The (barefoot) revolution, cont.
“The painful truth about trainers. Are running shoes a waste of money?“, by Christopher McDougall, is perhaps the single best article I have read about the barefoot running revolution.
In a paper for the British Journal Of Sports Medicine last year, Dr Craig Richards, a researcher at the University of Newcastle in Australia, revealed there are no evidence-based studies that demonstrate running shoes make you less prone to injury. Not one.
It was an astonishing revelation that had been hidden for over 35 years. Dr Richards was so stunned that a $20 billion industry seemed to be based on nothing but empty promises and wishful thinking that he issued the following challenge: ‘Is any running-shoe company prepared to claim that wearing their distance running shoes will decrease your risk of suffering musculoskeletal running injuries? Is any shoe manufacturer prepared to claim that wearing their running shoes will improve your distance running performance? If you are prepared to make these claims, where is your peer-reviewed data to back it up?’
More here. (Big hat tip to MH.)
A few years back when Asics unveiled their $180 Kinsei running shoes, I wrote a post on a now defunct blog about how high-end running shoes are “a waste of money“:
[From October, 2007]
Waste of money! This is the conclusion of Scottish researchers about high-priced, high-end running shows.
Researchers at the Institute of Motion Analysis and Research at the University of Dundee conducted a study comparing the comfort and cushioning of running shoes priced from $80-$90, $120-$130, and $140-$150 from the three largest running shoe manufacturers. Their findings?
“From what we found, [the difference] seems to be pure advertisement,” said lead researcher Rami Abboud.
From an article on Forbes magazine about the study:
“When it came to shock absorption, some shoes performed better than others on different areas of the foot, but no clear pattern emerged. In fact, plantar pressure was actually lower for the cheap-to-moderately priced footwear compared to more high-end gear, although this difference did not reach statistical significance, the researchers said.”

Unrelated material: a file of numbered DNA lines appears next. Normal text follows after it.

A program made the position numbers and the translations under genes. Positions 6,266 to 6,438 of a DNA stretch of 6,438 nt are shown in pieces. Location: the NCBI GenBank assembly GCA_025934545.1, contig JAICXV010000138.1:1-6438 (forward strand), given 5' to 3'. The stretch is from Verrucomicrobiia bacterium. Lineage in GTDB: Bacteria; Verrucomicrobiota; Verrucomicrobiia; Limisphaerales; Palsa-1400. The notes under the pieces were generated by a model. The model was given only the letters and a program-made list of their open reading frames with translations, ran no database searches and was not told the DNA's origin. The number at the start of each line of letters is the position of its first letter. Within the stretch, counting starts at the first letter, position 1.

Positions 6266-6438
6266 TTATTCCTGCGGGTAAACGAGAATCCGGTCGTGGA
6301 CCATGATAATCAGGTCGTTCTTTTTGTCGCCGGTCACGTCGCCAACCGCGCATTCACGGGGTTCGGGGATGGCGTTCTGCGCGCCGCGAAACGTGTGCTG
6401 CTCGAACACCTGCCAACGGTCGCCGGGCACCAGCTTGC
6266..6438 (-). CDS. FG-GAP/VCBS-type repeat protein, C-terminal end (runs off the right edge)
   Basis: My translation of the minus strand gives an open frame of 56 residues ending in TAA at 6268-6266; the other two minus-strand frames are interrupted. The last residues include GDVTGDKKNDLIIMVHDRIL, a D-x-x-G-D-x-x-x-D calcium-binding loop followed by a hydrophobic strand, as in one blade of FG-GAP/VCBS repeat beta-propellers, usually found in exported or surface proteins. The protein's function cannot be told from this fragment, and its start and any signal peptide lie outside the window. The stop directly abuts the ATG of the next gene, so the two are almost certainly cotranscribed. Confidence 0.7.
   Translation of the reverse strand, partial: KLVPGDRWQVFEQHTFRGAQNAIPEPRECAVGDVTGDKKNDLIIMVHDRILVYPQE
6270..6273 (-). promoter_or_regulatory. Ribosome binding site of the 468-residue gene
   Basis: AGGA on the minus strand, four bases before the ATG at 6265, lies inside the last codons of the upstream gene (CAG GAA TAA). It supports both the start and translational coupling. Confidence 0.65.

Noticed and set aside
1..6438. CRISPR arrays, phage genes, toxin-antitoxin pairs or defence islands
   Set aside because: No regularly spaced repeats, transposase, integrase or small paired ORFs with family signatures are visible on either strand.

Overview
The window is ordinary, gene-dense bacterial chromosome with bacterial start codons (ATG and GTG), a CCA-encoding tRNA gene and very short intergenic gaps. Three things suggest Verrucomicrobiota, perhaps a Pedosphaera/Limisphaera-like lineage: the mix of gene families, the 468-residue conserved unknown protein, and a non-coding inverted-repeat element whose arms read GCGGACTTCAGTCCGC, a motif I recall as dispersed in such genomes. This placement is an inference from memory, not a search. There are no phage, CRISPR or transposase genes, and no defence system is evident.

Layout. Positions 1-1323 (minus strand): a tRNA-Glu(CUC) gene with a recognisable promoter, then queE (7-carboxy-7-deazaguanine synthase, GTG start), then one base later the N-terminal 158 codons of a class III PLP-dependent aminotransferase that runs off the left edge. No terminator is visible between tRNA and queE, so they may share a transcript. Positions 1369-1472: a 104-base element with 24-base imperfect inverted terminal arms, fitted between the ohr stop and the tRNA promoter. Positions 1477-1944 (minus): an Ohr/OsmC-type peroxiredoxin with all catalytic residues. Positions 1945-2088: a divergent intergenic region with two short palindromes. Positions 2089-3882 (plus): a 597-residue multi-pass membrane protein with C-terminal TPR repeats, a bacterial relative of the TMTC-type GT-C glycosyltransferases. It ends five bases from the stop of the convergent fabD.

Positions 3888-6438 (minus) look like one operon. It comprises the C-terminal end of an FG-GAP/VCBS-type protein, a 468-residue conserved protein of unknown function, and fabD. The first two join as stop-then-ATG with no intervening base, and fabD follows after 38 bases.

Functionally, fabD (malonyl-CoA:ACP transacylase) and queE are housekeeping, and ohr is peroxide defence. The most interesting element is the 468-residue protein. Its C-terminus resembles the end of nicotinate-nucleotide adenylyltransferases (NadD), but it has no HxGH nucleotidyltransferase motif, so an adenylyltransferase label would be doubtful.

The single most important thing when choosing a running shoe is fit. Don’t look at the price tag or be hypnotized by the neon colors and the claims of using space-age materials for a $15o pair of sneakers. Instead, visit your local running store, have one of their employees analyze your gait and foot structure (done free at good and reputable shops), and take a number of pairs of shoes out on a test run. Many running stores even let you return running shoes within a few weeks of purchase if they do not properly fit your feet or feel comfortable.
As a bit of an aside, I can’t help but think that the running shoe market is a bit like the fitness and diet industry…
To maintain fitness and lose weight, we all seem to want some kind of magic pill, a wonder drug, or the latest straight-from-the-beaches-of-Miami-and-the-hills-of-Hollywood buckwheat and grapefruit miracle diet. The best way to maintain healthy weight and fitness: eat balanced and exercise regularly. But this prescription cannot be packaged, marketed, sold, and easily consumed.
Similarly, there is nothing sexy or sophisticated about how to choose a good pair of shoes. Simply get a pair that hug your feet, feel comfortable, and support your running style. Yet many of us “ooh” and “ahh” when a new $180 running shoe enters the market; we think that by buying them we can run faster. Just two weeks ago I heard a guy at a local 5K charity run complaining that, “The only reason I lost to Jim [his training buddy, from what I could surmise] is because he got those fancy new Kinsei’s [Asics “top of the line” and incredibly popular $180 running shoe].”
To this guy, and to everyone else who buys fancy-looking and expensive running shoes for their performance advantage: the only way to run faster is to run faster. At a certain point — once you start looking at mid-level running-specific shoes — the model number doesn’t matter.
Even if I was wearing $170 Nike Air Max 360 running shoes, Scott Jurek can beat me in a race wearing Chuck Taylor’s.
It ain’t the shoes, baby. Save your money!
But dang, those Asics Kinsei’s do look sexy!
(In his article, McDougall notes that “Asics spent $3 million and eight years — three more years than it took to create the first atomic bomb — to invent the Kinsei, a shoe that boasts ‘multi-angled forefoot gel pods’, and a ‘midfoot thrust enhancer’.)
Save your money, get fast, and free your feet! The revolution is on!